Canada Employment and Immigration Union -
January 15, 2010

Improve pensions for all Canadians

The federal government is making noises about attacking public service pensions, but they should think twice about such a move. Recent economic turmoil has ruined retirement plans for many Canadians, but rather than going after decent pension plans, the government should be working hard at improving retirement income for all Canadians.

Federal and provincial finance ministers met in December 2009 to discuss pension reform, but in the end agreed to nothing more than another meeting in May 2010. The need for real action is pressing, according to groups that include the Canadian Association of Retired Persons (CARP) and the Canadian Labour Congress (CLC). In a December 10, 2009 statement, CLC President Ken Georgetti noted:

Hundreds of thousands of Canadian workers have lost their jobs in the most serious economic downturn since the 1930s. Thousands of workers, such as those at Nortel and in the devastated forestry, pulp and paper sector, have seen their hard-earned pensions wiped out or put at risk due to plant closures and bankruptcies. But the problem of inadequate pensions existed prior to the recent financial crisis. The Conference Board of Canada reports that poverty rates among Canadian seniors doubled between 1995 and 2005. One-third of Canadian workers aged 24-64 have no personal retirement savings at all, and 61.5% of workers (11 million people) have no workplace pension.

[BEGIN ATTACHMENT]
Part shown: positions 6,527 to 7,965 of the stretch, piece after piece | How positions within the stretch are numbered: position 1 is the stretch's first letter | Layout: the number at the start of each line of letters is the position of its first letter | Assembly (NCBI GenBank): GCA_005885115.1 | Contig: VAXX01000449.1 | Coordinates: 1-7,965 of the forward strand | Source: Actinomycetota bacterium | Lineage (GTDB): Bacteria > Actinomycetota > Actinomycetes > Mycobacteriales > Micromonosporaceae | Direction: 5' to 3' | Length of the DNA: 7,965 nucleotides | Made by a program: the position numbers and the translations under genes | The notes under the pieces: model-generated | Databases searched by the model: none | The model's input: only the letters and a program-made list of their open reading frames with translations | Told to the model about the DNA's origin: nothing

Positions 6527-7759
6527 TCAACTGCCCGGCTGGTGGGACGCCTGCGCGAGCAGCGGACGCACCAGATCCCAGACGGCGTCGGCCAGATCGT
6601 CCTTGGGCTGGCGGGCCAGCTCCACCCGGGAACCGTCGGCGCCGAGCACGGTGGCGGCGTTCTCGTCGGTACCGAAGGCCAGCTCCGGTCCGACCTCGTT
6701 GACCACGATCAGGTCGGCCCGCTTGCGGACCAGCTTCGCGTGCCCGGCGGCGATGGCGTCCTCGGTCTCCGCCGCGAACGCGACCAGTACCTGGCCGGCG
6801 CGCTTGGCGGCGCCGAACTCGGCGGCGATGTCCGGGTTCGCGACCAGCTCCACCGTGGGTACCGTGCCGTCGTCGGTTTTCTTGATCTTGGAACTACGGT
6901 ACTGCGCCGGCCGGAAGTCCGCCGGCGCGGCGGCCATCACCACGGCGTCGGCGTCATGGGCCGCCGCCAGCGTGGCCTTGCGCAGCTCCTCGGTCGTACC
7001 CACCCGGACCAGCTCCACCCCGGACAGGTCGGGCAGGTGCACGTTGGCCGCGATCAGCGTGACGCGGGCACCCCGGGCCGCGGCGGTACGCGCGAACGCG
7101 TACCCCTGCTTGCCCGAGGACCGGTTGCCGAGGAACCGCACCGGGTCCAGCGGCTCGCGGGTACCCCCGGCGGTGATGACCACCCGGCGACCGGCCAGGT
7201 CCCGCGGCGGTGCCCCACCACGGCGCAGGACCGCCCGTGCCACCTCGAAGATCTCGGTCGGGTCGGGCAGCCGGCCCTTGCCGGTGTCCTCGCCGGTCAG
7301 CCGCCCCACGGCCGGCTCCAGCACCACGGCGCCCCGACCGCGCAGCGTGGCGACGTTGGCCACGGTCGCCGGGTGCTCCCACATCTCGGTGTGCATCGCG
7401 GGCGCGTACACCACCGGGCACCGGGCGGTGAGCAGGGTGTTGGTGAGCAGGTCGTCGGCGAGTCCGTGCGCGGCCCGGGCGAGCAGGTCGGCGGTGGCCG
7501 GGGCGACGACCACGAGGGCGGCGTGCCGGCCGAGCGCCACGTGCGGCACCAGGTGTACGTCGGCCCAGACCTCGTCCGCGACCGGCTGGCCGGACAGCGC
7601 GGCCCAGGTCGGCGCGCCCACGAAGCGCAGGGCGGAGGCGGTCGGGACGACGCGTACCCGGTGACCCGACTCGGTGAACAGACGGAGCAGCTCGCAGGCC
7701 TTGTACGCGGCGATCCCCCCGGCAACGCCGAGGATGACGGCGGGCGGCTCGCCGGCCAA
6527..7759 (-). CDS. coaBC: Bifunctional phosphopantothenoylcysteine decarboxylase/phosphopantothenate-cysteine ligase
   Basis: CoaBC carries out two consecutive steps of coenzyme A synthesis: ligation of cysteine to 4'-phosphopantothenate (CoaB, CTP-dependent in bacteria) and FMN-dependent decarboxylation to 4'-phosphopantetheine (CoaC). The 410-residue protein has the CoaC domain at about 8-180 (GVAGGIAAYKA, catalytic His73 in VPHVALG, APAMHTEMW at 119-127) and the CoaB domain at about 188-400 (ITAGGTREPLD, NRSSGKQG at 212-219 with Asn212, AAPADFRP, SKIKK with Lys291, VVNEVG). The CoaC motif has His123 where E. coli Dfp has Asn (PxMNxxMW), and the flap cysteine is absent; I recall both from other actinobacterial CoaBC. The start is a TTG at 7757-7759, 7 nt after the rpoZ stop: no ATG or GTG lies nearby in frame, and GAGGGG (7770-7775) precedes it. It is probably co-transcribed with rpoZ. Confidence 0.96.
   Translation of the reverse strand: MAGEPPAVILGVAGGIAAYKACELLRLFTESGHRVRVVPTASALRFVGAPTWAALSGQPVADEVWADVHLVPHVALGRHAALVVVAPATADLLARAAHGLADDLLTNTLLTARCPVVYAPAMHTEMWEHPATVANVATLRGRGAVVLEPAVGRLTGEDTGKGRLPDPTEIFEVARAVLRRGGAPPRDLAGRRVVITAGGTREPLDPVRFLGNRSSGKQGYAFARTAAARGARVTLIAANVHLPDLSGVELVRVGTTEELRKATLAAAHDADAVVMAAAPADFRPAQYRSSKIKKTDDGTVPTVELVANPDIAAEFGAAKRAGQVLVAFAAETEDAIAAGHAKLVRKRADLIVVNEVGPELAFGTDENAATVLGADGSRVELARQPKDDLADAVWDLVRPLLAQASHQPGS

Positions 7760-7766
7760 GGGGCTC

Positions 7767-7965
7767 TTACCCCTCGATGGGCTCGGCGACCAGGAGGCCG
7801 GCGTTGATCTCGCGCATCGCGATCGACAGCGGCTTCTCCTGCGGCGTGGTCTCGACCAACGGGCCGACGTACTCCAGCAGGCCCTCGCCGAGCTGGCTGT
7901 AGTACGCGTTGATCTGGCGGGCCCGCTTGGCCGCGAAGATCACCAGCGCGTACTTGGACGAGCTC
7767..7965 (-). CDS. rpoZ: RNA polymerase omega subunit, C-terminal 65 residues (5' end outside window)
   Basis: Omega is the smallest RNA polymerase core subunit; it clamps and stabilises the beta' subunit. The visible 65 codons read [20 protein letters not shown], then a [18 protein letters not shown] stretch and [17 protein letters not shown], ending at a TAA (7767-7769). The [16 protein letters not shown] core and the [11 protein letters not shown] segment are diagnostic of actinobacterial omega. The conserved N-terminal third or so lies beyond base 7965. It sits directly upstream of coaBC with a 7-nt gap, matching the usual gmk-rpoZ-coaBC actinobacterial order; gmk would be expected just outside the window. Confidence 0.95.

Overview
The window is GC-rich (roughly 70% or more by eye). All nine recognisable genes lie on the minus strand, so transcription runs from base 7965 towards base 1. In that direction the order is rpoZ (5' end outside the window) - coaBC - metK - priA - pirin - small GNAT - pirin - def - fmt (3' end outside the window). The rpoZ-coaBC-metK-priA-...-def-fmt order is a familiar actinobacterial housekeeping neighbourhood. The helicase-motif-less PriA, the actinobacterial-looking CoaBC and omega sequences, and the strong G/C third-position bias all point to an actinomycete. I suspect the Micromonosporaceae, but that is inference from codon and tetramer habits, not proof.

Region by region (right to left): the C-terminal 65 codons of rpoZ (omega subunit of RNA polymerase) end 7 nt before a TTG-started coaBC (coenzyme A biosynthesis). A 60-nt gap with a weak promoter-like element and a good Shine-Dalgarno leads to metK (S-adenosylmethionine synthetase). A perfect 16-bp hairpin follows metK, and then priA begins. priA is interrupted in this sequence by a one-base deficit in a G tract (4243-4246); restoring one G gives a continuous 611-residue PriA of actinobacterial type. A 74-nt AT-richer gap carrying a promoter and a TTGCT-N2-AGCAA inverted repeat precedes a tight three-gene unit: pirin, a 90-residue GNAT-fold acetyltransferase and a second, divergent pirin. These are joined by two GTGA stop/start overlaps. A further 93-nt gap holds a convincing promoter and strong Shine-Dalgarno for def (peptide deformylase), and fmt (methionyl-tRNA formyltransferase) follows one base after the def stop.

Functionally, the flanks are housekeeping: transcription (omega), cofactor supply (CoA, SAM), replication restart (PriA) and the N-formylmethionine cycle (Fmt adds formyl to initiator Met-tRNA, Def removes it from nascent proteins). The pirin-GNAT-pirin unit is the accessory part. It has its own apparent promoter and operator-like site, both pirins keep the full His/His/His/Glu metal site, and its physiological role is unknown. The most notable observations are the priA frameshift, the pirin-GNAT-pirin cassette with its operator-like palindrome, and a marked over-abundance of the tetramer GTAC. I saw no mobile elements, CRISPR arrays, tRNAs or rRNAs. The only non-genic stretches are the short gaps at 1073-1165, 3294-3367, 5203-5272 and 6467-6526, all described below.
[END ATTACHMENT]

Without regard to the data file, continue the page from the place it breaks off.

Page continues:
Attacking public service pensions will not solve the retirement problems of millions of Canadians, but it does help distract the public from the government’s failure to deal with the real issue. “Our pension plan began in 1924 and it is a good example of what a decent pension plan should be,” said CEIU National President Jeannette Meunier-McKay, “and rather than attacking it, the government should get on with the job of genuine pension reform for the millions of Canadians who will otherwise face a very difficult retirement.”


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